The Experience of Biography: Decisions in Organizing and Writing Chapter One

By Smith, Louis M. | Vitae Scholasticae, Fall 2009 | Go to article overview

The Experience of Biography: Decisions in Organizing and Writing Chapter One


Smith, Louis M., Vitae Scholasticae


1. Purpose

Writing a biography involves a number of decisions. The first chapter of the biography poses some of the most difficult of those decisions. Where to start? At birth? If not there, where, why? Catherine Drinker Bowen (1) began her biography of Justice Oliver Wendell Holmes with some 70 pages recounting the nature of New England where Holmes was born. She presents his family, particularly his father, Dr Oliver Wendell Holmes, who was important in his life. All this occurs before she formally introduces Chief Justice Holmes. Without this knowledge one cannot understand Holmes--so she argues. Nonetheless, that's a long introduction. Similarly, in Nigel Hamilton's (2) discussion of his biography of President John F. Kennedy, the book does not begin with Kennedy's birth but with an account of Kennedy's funeral. Hamilton argues that this is the scene everyone knows, and the funeral allows him to present some very different views held by Kennedy's wife Jackie Kennedy and mother Rose Kennedy. Aspects of these differences, really conflicts, will appear throughout Hamilton's book of Kennedy's life. The decisions of Bowen and Hamilton were not reached easily nor necessarily early in the thinking and writing of the lives. These openings have considerable power in the later telling of the lives. The accounts indicate what I mean about decisions in organizing and writing the first chapter.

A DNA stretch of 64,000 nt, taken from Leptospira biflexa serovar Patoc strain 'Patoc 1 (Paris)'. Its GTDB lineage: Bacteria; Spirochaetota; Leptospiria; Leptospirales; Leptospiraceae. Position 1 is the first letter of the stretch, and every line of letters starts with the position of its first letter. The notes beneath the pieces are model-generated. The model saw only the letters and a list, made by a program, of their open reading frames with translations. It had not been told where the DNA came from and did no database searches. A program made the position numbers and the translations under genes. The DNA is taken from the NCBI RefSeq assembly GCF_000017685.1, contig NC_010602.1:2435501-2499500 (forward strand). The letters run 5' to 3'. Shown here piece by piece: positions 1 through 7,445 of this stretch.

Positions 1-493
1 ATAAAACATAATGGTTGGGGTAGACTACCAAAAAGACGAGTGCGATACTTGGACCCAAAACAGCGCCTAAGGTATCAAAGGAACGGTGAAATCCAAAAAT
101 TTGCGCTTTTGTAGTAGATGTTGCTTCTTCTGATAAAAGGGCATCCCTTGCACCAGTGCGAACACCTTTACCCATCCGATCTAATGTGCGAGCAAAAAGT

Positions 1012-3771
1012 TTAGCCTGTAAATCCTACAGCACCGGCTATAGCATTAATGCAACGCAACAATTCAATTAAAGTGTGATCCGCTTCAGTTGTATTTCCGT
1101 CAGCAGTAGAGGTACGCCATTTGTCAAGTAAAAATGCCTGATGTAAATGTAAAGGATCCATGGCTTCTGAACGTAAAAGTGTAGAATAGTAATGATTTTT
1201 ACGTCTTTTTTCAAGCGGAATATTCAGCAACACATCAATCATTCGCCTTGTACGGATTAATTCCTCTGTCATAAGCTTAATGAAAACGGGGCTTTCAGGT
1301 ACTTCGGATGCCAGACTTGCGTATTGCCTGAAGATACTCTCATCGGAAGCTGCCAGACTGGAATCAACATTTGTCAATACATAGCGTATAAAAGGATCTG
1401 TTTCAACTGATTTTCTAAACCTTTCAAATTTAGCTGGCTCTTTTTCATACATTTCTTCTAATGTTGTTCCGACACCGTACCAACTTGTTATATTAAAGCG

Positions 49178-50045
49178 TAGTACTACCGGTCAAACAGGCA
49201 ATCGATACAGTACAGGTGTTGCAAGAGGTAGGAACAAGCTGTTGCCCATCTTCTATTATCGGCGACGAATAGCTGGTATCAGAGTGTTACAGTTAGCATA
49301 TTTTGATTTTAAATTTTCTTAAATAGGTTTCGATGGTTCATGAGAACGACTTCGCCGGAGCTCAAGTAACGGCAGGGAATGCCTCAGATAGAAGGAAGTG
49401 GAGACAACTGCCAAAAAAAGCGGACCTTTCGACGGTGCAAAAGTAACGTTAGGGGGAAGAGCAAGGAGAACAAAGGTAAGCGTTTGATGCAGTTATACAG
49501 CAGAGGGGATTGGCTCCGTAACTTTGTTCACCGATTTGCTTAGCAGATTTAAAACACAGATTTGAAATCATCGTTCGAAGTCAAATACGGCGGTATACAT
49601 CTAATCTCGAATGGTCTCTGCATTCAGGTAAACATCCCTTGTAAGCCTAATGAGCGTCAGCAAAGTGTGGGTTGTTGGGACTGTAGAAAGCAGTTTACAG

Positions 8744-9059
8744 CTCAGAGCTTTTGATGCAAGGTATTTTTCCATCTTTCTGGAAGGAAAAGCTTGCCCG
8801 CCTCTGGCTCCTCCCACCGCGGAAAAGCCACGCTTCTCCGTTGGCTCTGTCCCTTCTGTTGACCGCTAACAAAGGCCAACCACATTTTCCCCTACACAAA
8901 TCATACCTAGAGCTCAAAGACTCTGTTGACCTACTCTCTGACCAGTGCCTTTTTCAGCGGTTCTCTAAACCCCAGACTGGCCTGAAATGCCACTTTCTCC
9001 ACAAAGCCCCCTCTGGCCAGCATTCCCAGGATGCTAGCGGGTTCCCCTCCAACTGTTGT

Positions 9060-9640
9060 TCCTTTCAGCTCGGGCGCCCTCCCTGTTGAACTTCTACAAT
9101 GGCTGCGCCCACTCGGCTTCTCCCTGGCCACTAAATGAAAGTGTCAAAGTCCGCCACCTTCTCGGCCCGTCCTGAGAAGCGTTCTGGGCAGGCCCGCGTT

In the present essay I will present the content of Chapter One of Nora Barlow and the Darwin Legacy, (3) my biography of Nora Barlow (nee Darwin). I will recount the struggles and decisions underlying each part of this first chapter of the biography. I have italicized the parts of this essay that constitute my reflections on Chapter One, while the actual chapter is presented in normal font. The chapter begins after another italicized comment.

2. Images

Nora (4) is an unknown person to most of the readers I see as my audience, bright young women such as those I have in my classes of undergraduates at Washington University in St. Louis. I thought and decided that vivid images of Nora scattered throughout her life would not only be informative but enticing to my readers. That decision came after finding and sorting through an immense amount of data gathered over several years.

2.1 The Dominant Intellectual Image

In the autumn of 1933, the University Press at Cambridge published the book, Charles Darwin's Diary of the Voyage of H.M.S. Beagle. (5) Shortly thereafter, The Times Literary Supplement did a front page review. A nearly fifty-year-old woman, Nora Barlow, the editor/author of the Diary (6) took the first giant step that was to earn her a place in one small strand in the history of science, the beginning of what one day would be called "the Darwin Industry." But it was not only the London Times that reviewed the book. Shortly thereafter, the New York Times Book Review, Nature, and dozens of other journals reviewed it as well. But it was The Cambridge Review (7) that caught Nora Barlow's contribution in glowing terms:

   There were two things which Dr. [Samuel] Johnson felt himself
   fitted to do very well. One was an "introduction to a literary work,
   stating what it is to contain and how it should be executed in the
   most perfect manner. "The other was" a conclusion, showing why the
   execution has not been equal to what the author promised to himself
   and to the public." Mrs. Barlow would have had no reason to fear
   the doctor's censure. He would surely have smiled upon her. She
   sets forth exactly what the work she is editing contains, and her
   editing with its bibliography, notes, maps, critical apparatus and